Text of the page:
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LIBRARY INFO:
6F Ayala Museum
Makati Ave. cor. De la Rosa St.
Makati City
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Library Hours
Tuesday to Saturday: 9 AM - 6 PM
(except holidays)

Tel. No. - (632) 759-8281
Fax (632) 759-8287
E-mail us at:
asklibrarian@filipinaslibrary.org.ph

 

Filipinas Heritage Library and the Ayala Museum are part of the Arts and Culture Division of Ayala Foundation, Inc.

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    News

FHL supports the 2017 Koha International Conference

For the first time, the Philippines hosted this year’s Koha International Conference (KohaCon) on June 19 to 21, 2017 at the Ayala Museum through the support of the Filipinas Heritage Library (FHL), a user of the Koha Integrated Library System (ILS).

KohaCon is an annual international users’ conference on Koha ILS, the world’s first free and open source ILS. KohaCon is aimed at sharing and exchanging experience in new functionalities, training and bug squashing, promoting collaboration to enhance the use of open source ILS and to encourage new developments in Koha. The previous KohaCons were held in France (2006), Texas (2009), New Zealand (2010), India (2011), Scotland (2012), Nevada (2013), Argentina (2014), Nigeria (2015), and Greece (2016).

KohaCon17 was organized by the Association of Special Libraries of the Philippines (ASLP) and Koha ILS Philippines Volunteers led by Eugene Espinoza, one of the country’s Koha specialists and FHL’s Consultant for Koha. A Hackfest followed on June 22 to 23 at the Asian Institute of Management, wherein attendees were able to participate in Koha development which includes testing of the new version and new features, and interact with Koha developers. 

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Filipinas Heritage Library, Partners launch "Revolutionary"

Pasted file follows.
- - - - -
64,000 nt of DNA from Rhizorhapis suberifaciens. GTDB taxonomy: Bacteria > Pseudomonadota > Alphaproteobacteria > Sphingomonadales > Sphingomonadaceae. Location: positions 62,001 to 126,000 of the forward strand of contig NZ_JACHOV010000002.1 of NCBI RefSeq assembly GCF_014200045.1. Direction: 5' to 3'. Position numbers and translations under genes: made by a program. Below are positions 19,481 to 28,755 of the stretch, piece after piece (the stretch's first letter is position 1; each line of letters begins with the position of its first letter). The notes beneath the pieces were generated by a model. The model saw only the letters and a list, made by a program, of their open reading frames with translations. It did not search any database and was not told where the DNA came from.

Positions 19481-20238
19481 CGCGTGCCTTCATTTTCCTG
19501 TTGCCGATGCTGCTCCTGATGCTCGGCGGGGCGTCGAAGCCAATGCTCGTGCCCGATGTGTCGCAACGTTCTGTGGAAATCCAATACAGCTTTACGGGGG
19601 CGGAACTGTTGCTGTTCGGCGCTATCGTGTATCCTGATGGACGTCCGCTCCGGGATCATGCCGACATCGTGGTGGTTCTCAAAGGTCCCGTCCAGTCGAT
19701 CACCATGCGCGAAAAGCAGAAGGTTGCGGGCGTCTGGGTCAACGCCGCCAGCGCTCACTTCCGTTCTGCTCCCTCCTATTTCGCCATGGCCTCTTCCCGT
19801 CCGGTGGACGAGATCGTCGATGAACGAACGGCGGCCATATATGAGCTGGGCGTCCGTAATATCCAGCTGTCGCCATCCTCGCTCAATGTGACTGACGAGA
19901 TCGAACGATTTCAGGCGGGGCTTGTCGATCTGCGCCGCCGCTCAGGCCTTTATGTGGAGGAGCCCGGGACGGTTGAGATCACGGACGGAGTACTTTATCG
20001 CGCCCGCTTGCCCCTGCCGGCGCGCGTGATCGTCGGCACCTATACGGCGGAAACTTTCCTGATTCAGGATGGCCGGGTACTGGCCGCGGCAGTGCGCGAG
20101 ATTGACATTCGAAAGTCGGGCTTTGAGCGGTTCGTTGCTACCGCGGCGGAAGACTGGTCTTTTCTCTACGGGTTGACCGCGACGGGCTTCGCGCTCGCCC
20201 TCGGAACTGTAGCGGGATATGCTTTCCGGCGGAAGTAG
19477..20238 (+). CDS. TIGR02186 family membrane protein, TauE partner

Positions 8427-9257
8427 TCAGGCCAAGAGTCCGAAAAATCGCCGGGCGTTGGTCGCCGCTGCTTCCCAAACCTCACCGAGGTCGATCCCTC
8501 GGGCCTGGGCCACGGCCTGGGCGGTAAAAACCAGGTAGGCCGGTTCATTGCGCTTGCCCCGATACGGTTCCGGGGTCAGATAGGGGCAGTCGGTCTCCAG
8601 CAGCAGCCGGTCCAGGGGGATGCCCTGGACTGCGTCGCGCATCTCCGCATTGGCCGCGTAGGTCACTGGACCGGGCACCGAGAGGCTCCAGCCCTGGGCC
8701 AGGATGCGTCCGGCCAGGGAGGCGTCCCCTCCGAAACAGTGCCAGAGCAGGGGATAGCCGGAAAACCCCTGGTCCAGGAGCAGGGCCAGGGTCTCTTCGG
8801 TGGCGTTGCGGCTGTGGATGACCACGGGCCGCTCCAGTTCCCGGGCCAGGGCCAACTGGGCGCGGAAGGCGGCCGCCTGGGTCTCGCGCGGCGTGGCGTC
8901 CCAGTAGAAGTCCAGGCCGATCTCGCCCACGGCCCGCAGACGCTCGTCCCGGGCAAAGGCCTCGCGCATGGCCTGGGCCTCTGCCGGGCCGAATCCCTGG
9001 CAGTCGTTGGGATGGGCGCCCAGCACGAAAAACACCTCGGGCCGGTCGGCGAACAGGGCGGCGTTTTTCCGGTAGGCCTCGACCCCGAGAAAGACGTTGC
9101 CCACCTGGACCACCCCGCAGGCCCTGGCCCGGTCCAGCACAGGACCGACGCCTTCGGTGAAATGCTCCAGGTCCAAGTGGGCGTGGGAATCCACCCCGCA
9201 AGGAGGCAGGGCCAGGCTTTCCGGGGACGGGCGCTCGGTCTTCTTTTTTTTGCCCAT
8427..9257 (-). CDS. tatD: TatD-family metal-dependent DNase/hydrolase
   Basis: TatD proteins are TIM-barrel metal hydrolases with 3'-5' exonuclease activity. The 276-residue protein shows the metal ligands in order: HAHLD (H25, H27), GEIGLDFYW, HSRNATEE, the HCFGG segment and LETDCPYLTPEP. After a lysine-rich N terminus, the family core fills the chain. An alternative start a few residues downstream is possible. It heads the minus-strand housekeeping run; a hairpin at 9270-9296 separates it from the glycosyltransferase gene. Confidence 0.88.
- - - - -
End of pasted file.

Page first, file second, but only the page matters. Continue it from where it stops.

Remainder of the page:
On May 20, Saturday, Filipinas Heritage Library, Bahay Nakpil-Bautista Foundation, Inc., and the Estate of Nick Joaquin will launch REVOLUTIONARY, an exhibition and program held at the Ayala Museum in celebration of the centenary of the National Artist for Literature, Nick Joaquin, and the sesquicentennial of the musician and Katipunero, Julio Nakpil.

Featuring the compositions of Nakpil as well as Joaquin’s non-fiction works, the multi-sensory exhibition will attempt to arrange a conversation between the two artists on History and the Revolution. It will also try to illustrate the Manila where both Joaquin and Nakpil were born, and where they lived at an important historical turn – the end of Spanish rule and advent of American colonization.

In Nakpil’s time, Manila was called the “Reina de los perfumes en Asia,” having had perfume makers that imported scents such as ilang-ilang and lavender to Europe. Nakpil even honored the ilang-ilang with a composition. Contemporary scent creator Oscar Mejia of Oscar Mejia Artisan Fragrances will contribute scents that invoke both old Manila and the Revolution. Meanwhile, World War II had destroyed the Manila that Joaquin had begun to write about in the 1930s, and whose history he traced in books such as Manila, My Manila, Almanac for Manileños, and his many journalistic works.  

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Doble Mirada: Madrid-Manila